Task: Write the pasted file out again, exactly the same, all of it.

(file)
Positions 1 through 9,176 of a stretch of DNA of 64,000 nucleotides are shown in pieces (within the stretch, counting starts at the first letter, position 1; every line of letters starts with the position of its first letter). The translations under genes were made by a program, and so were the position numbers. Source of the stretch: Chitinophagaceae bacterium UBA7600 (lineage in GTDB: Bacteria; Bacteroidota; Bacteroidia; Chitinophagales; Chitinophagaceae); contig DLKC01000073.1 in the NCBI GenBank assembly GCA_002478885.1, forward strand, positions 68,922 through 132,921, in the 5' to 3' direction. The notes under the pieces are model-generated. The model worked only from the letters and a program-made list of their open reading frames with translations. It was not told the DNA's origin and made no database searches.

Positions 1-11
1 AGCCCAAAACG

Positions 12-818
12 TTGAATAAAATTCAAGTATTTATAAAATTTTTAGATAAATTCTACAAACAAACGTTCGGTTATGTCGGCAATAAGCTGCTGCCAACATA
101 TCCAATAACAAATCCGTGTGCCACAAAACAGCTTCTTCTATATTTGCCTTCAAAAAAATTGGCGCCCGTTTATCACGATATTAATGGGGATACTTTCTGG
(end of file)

Positions 1 through 9,176 of a stretch of DNA of 64,000 nucleotides are shown in pieces (within the stretch, counting starts at the first letter, position 1; every line of letters starts with the position of its first letter). The translations under genes were made by a program, and so were the position numbers. Source of the stretch: Chitinophagaceae bacterium UBA7600 (lineage in GTDB: Bacteria; Bacteroidota; Bacteroidia; Chitinophagales; Chitinophagaceae); contig DLKC01000073.1 in the NCBI GenBank assembly GCA_002478885.1, forward strand, positions 68,922 through 132,921, in the 5' to 3' direction. The notes under the pieces are model-generated. The model worked only from the letters and a program-made list of their open reading frames with translations. It was not told the DNA's origin and made no database searches.

Positions 1-11
1 AGCCCAAAACG

Positions 12-818
12 TTGAATAAAATTCAAGTATTTATAAAATTTTTAGATAAATTCTACAAACAAACGTTCGGTTATGTCGGCAATAAGCTGCTGCCAACATA
101 TCCAATAACAAATCCGTGTGCCACAAAACAGCTTCTTCTATATTTGCCTTCAAAAAAATTGGCGCCCGTTTATCACGATATTAATGGGGATACTTTCTGG